Obama to Black Americans: 'Keep marching, keep speaking up, keep voting'
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Former President Obama encouraged Black Americans to "keep marching, keep speaking up, keep voting" as the country continues to protest against racial injustice and police brutality and as the coronavirus pandemic continues to disproportionally impact minority communities.

In an interview with BET.com published Thursday, Obama acknowledged that it is tough to feel optimistic following the events of 2020.

“You’ve got communities all across the country, many of them Black and brown, that were struggling long before the pandemic,” Obama said. “Then a virus comes along that impacts members of those communities at a higher rate, and all of a sudden, you’re adding grief and fear on top of all the other emotions folks were already feeling.”


Police violence and “other reminders of the legacy of bigotry and unequal treatment” can make anyone wonder “if things will ever get better,” the former president said.

But Obama noted that those who benefit from the status quo are counting on “cynicism.”

“They know they can’t win you over with their policies. So they’re hoping to convince you that your vote, and your voice, doesn’t matter. That’s how they win,” Obama continued. “And that’s why we need to keep marching, keep speaking up, keep voting. And if you think it’s too hard to bring about change today, remember that those who came before us had it a whole lot harder. If anyone had a right to believe that this democracy did not work, and could not work, it was those Americans.”

As COVID-19 killed approximately 375,000 Americans in 2020, the country faced a cultural reckoning following the May police killing of George Floyd in Minneapolis. The death of the unarmed Black man in police custody triggered international protests calling for criminal justice reform and an end to systemic racism.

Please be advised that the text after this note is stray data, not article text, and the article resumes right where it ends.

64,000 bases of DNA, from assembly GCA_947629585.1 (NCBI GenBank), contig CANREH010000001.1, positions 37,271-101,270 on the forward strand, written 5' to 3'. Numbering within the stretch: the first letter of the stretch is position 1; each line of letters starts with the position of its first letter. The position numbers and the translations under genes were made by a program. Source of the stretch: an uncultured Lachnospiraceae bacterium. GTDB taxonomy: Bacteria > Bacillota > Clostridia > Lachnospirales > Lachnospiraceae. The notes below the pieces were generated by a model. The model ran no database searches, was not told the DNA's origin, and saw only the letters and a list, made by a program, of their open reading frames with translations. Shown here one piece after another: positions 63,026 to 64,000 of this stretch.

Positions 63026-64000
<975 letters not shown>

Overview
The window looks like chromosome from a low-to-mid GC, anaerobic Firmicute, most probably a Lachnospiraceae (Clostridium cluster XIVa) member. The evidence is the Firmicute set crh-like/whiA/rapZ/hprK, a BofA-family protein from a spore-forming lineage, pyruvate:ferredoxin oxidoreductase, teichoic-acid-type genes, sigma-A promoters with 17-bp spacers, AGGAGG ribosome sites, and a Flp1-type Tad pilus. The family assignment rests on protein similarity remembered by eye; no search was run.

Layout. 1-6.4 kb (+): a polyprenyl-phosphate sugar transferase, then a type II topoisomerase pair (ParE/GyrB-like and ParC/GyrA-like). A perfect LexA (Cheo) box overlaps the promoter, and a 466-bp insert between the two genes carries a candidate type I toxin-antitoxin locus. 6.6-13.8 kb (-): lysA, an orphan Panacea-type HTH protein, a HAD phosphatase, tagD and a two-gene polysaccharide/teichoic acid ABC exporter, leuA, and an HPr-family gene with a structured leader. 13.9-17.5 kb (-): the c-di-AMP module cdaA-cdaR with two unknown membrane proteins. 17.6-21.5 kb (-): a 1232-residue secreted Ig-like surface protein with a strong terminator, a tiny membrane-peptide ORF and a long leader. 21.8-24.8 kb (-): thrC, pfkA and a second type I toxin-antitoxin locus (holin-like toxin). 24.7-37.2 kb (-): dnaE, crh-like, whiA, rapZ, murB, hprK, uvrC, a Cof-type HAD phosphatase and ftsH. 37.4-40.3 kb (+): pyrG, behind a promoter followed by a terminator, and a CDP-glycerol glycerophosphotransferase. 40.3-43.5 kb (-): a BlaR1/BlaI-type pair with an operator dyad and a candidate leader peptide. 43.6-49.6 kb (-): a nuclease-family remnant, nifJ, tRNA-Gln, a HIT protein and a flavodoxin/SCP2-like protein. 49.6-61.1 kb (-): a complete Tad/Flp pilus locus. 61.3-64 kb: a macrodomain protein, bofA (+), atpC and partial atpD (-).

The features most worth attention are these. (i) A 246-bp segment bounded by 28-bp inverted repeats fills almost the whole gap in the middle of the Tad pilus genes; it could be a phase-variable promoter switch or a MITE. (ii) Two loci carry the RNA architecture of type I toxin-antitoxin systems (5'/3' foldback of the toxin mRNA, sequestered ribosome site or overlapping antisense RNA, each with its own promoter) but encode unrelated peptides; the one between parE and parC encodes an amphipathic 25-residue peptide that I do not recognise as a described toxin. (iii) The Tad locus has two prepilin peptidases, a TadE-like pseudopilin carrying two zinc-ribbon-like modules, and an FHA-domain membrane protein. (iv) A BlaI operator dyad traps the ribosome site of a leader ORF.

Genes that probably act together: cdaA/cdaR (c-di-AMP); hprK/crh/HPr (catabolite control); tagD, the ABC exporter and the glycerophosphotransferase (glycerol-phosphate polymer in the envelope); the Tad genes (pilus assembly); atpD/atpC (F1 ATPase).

Video of Floyd’s death was captured on camera by bystander Darnella Frazier and millions watched as former Minneapolis police officer Derek Chauvin knelt on Floyd's neck for more than nine minutes.

On Tuesday, a jury found Chauvin guilty of all three of the criminal counts that he was facing — second-degree murder, second-degree manslaughter and third-degree murder.

Obama told BET.com that a 22-year-old version of himself would have reacted the same way that many young people did: “With anger, sadness, and the conviction that America has to be better than this. And like them, I also would have looked for a way to make a difference."

The "A Promised Land" author encouraged people to continue "making your voice heard” because protesting is often the “only way to get people’s attention.”

"But eventually, movements have to be translated into laws and policies — and in a democracy, that only happens when we elect government officials who are responsive to our demands," he said. "In this case, we need to elect state and local officials who will make fighting systemic racism and guaranteeing equal justice a priority. We need to pass ballot initiatives and other measures that will do the same. And we also need to bring community groups, elected officials, and police departments together to make real change."

"In other words," Obama continued, "I think anyone who believes in change should reject the false choice between participating in protests or politics. We need both."


The former president and his wife, former first lady Michelle ObamaMichelle LeVaughn Robinson ObamaJill Biden, Kate Middleton to meet this week Jill Biden to focus on military families on foreign trip Book claims Trump believed Democrats would replace Biden with Hillary Clinton or Michelle Obama in 2020 election MORE, applauded the jury for doing the “right thing” but said that true justice “requires much more.” 

“For almost a year, George Floyd’s death under the knee of a police officer has reverberated around the world — inspiring murals and marches, sparking conversations in living rooms and new legislation,” the Obamas said in a joint statement after Chauvin’s trial. “But a more basic question has always remained: would justice be done?” 

“In this case, at least, we have our answer. But if we’re being honest with ourselves, we know that true justice is about much more than a single verdict in a single trial,” they said.